For water splitting, first, the O-H bonds of two water molecules need to be broken with the simultaneous formation of one O=O double bond as follows [11].

H2O ? O2 +4e + 4H+,      Eanodic=1.23 V – 0.059 (pH) V (NHE)             …………….(1)

Since this reaction requires a high oxidizing potential, 1.23 V vs. NHE (normal hydrogen electrode) (pH=0), the top level of valence band has to be more positive than this potential, so that the photogenerated holes have enough energy to oxidize water. This reaction releases four protons (H+) and four electrons (e?), which need to be combined to form two H2 molecules, as follows [11]:

             4H+ + 4e  ? 2H2,   Ecathodic = 0 V – 0.059 (pH) V (NHE)                             ………….(2)

Therefore, the conduction band of the semiconductor has to be more negative than water reduction potential (0 V vs. NHE (pH=0)). Thus, water molecules are oxidized by the holes to form O2 and reduced by the electrons to form H2 for overall water splitting. Therefore, the theoretical minimum band gap for water splitting is 1.23 eV that corresponds to light wavelength of about 1000 nm. A photocatalytic water splitting reaction over a semiconductor material is schematically shown in Figure 3 [13].

Figure 3: Schematic diagram of band edge requirements for water splitting reaction [13].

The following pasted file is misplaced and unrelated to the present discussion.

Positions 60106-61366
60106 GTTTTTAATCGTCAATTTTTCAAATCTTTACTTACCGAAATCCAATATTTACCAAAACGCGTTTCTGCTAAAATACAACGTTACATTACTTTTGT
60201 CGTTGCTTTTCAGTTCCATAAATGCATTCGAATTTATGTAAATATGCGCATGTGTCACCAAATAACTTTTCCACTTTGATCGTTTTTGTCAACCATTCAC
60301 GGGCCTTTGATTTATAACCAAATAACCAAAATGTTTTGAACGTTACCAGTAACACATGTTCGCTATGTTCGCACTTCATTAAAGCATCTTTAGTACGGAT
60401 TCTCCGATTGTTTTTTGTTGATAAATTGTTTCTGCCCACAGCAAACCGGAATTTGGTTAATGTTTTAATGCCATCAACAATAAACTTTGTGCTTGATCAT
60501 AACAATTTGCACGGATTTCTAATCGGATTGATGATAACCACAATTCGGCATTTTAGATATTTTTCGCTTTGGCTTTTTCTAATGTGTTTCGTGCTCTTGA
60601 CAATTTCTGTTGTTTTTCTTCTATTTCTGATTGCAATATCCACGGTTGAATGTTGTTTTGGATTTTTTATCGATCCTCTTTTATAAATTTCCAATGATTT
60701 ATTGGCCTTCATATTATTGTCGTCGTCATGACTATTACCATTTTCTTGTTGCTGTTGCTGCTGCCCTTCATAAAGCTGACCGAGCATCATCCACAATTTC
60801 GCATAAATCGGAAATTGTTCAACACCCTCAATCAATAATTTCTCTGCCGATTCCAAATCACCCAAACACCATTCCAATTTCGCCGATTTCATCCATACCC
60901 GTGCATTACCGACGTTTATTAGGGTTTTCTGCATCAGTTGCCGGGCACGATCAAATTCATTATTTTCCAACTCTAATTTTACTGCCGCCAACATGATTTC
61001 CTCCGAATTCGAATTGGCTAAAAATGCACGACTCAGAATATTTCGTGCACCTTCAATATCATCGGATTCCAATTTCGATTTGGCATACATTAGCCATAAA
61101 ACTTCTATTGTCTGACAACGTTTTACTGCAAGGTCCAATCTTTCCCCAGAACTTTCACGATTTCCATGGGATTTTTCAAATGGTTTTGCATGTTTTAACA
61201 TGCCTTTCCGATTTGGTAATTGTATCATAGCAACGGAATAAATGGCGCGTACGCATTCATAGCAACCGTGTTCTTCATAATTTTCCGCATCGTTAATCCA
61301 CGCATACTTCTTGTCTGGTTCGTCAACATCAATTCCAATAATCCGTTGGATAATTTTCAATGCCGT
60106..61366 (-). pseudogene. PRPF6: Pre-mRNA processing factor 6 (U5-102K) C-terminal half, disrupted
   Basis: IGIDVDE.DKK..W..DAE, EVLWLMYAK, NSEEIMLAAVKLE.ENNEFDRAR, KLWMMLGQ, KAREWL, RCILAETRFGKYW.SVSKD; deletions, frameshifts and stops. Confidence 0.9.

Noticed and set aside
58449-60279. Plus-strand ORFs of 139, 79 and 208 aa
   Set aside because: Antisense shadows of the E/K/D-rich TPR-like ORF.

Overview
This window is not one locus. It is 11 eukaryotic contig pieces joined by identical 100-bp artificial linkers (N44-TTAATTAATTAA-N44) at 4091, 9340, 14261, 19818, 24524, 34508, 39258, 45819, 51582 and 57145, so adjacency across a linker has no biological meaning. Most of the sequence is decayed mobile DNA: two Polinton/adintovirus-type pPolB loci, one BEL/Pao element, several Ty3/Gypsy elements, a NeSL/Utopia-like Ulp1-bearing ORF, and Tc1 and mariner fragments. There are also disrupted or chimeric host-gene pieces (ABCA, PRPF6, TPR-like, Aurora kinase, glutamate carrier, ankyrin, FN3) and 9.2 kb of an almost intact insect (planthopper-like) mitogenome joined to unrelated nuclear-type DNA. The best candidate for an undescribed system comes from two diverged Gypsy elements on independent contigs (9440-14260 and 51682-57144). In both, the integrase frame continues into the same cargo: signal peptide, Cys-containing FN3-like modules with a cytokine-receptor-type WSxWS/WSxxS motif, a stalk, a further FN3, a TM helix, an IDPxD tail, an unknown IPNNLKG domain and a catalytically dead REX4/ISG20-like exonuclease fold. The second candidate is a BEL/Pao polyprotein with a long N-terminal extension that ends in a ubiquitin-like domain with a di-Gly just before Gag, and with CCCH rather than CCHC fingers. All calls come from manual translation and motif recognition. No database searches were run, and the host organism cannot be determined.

For practical applications, water splitting has to be achieved under visible light (> 400 nm) using an Earth abundant, stable and efficient photocatalyst material. Researches on visible light responsive photocatalyst are limited as there are very few stable materials that satisfy the thermodynamic and kinetic potential for overall water splitting under visible light [17-18]. Therefore, different band engineering methods have been developed to transform ultraviolet (UV) light (<400 nm) active materials into visible-light active photocatalysts [19-21]. While band engineering improves the visible light activity of these photocatalyst materials to some extent, there are still very few reliable and efficient photocatalyst for overall water splitting under visible light. Therefore, it is vital to explore new visible light responsive photocatalysts that are stable and efficient for overall water splitting.

On the other hand, recent advances in nanotechnology possess immense potential for efficient harvesting of solar energy. For example, one dimensional (1D) nanostructures, such as nanowire, nanotubes or nanobelts can be made using two approaches, namely top-down and bottom-up. Because of their high crystallinity and surface-to-volume ratio, these 1D nanostructures are capable of efficient light absorption and carrier separation [22]. Hence, a boost in solar to hydrogen conversion efficiency is expected. Figure 4 shows a schematic of large scale H2 production system via solar water splitting, as depicted by Domen et al. [23]. According to their calculations, about 10,000 solar water splitting power plant (25 km2 each) would be required to supply one-third of the projected energy needs of human society in 2050.